Palestinian Death Sentences Symbolize a Return to Arafat

On the eve of former U.S. Senator George Mitchell's mission to Israel as U.S. envoy in the aftermath of Israel's recent anti-terror Operation Cast Lead in Gaza, a Palestinian Authority military court in Hebron sentenced a former member of the Palestinian Authority presidential security service, Force 17, to death for the crime of collaborating with Israel in anti-terror operations.

In two other instances, in April and July of 2008, a Palestinian Authority court in Jenin sentenced three other Palestinian-Arabs to death for collaborating with Israel as well. According to Human Rights Watch, Palestinian Authority courts have sentenced at least 11 Palestinian-Arabs to death in 2008 alone.

Thus, far from fulfilling its obligations to fight terror of its own accord or by cooperating with Israel, the Palestinian Authority punishes, in the worst way possible, those who do.

The courts' verdicts recall the extremist policies of the Palestinian Authority once practiced under terror-chief Yasser Arafat. Between 1994 and 2005 (Arafat died in November of 2004), the Palestinian Authority issued 74 death sentences. And this is aside from the numerous other human rights violations under his rule.

The issuing of the verdicts by courts of the supposedly moderate Fatah-run side of the Palestinian Authority in Judea and Samaria (the "West Bank") also parallel those currently practiced by the Hamas-run side of the Palestinian Authority in Gaza.  In July, a Hamas-run Palestinian Authority court in Gaza sentenced a Palestinian-Arab to death for informing Israel of the whereabouts of Palestinian terrorists, later killed by the I.D.F. In fact, during Israel's recent operation in Gaza, Hamas executed over 19 Palestinians and brutally tortured and maimed over 60 others whom Hamas suspected of collaboration with Israel. Just as Israel ceased its operations in Gaza and withdrew its forces Hamas said that its first order of business would be to round up collaborators.

In order to be carried-out, death sentences issued by Palestinian Authority courts must be approved by the Palestinian Authority President, currently Mahmaoud Abbas. The Legal Forum for the Land of Israel, an Israeli civil rights and government reform group, wrote to Israeli Prime Minister Ehud Olmert and Defense Minister Ehud Barak on Sunday, urging them to pressure Abbas not to give his approval.

"It is your moral obligation," Legal Forum Director Nachi Eyal wrote, "to clarify to [Abbas] that approving the sentence will have a grave meaning from Israel's point of view."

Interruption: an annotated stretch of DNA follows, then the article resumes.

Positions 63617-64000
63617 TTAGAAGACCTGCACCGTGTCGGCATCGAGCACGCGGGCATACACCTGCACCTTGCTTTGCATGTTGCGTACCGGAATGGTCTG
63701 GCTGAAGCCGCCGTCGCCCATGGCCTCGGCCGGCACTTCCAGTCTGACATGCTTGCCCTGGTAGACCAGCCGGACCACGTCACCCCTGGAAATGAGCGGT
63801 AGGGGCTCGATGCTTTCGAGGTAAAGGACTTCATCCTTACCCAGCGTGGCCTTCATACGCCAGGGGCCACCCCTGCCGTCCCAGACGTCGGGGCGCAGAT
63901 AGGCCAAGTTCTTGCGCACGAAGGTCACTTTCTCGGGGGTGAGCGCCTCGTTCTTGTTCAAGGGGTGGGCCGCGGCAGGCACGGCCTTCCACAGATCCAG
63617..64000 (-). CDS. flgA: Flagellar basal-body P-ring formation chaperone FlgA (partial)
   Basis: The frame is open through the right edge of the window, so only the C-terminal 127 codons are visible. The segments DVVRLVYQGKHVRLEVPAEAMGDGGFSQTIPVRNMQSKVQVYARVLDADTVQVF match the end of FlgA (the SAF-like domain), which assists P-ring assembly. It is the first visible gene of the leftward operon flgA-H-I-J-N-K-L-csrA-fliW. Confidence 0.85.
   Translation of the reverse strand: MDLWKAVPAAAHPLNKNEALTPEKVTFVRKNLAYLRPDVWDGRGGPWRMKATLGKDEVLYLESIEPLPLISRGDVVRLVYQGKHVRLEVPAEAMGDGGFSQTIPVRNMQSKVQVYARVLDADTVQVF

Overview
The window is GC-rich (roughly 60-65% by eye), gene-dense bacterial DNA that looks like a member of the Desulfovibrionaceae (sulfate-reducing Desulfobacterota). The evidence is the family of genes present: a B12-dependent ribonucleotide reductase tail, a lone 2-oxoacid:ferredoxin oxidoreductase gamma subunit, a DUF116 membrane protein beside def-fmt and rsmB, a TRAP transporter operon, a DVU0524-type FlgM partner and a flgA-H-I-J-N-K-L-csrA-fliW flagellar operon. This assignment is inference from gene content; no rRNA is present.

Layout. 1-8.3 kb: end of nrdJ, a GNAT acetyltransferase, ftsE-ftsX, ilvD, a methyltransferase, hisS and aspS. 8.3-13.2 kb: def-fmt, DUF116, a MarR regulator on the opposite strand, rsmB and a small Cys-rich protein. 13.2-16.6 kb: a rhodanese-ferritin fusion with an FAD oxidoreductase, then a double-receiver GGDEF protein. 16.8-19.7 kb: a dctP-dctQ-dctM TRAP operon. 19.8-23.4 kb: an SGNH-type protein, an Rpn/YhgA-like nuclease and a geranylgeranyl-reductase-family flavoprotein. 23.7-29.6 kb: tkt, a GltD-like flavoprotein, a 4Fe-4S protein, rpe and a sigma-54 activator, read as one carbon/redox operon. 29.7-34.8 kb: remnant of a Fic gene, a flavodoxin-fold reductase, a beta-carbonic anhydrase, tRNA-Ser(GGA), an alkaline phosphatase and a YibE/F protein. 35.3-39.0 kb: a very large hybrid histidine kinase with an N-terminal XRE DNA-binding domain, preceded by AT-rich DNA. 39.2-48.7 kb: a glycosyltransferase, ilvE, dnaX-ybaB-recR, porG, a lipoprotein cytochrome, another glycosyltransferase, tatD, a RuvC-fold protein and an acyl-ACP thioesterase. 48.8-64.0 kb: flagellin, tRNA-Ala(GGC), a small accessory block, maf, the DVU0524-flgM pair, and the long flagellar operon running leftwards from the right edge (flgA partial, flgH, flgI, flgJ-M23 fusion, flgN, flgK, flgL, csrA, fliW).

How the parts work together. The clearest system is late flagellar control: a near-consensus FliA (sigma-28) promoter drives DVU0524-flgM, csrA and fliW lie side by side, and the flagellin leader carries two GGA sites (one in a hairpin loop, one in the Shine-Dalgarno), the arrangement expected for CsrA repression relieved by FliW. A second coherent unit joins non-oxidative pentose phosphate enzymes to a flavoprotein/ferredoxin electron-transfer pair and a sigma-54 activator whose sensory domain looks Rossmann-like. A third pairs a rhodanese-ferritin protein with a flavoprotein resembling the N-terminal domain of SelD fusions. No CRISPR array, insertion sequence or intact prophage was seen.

The section of the penal code of the Palestinian Authority which contains the death penalty dates back to 1979, when the Authority was still the Palestinian Liberation Organization, a recognized terrorist group led by Arafat which hijacked airplanes, threw a wheelchair-bound American citizen off the side of a boat into the ocean, killed Israeli athletes in Munich and committed scores of other horrific and murderous acts.

The Palestinian Centre for Human Rights, in a press release regarding the death sentence, argued that the Palestinian Authority's use of the death penalty constituted a violation of international law and called on the Palestinian Authority to enact a "penal code that conforms to the spirit of international human rights instruments."

Before newly inaugurated President Barack Obama and his envoy Senator Mitchell even consider asking Israel to make security concessions which will undoubtedly enable terrorists to attack Israeli civilians and use rockets to shut down entire Israeli cities, they must demand an end to the obvious cause of violence - the official approval of terrorism and anti-Israelism and corresponding condemnation of helping Israel fight terrorism.

More than asking Abbas to merely not approve death sentences, the U.S. must demand that Abbas pardon the men and remove sections of the Palestinian Authority penal code which criminalize fighting terror in collaboration with Israel. Anything less would leave those convicted with a court approved stigma of evil for doing what the United States has been demanding for years and would serve as a deterrent to those who would otherwise assist Israel in the future.

Over the last 8 years, U.S. aid to the Palestinians totaled almost $2.3 billion, hundreds of millions of which went directly to the Palestinian Authority. Ultimately, and more to the root of the problem, the U.S. must seriously reconsider its funding of an organization which executes people for fighting terror in "collaboration" with Israel, names stadiums after homicide bombers or riflemen who target women and children, uses textbooks to promote anti-Semitism to school children, and whose constituency fired rifles in the air in celebration of the terrorist attacks on the United States on September 11, 2001.

As former Republican Presidential Candidate Senator John McCain said over and over during the presidential campaign, its time we stopped sending billions of dollars to people who don't like us very much. This includes - perhaps more than any other entity which currently receives U.S. aid - the Palestinian Authority.

Eyal made a similar point in his letter to Olmert and Barak: not only does the execution of collaborators with Israel symbolize a "return to the uncivilized norms that typified the rule of Yasser Arafat," but it "shows that whoever trusts the PA and gives it weapons and armored cars is behaving irresponsibly."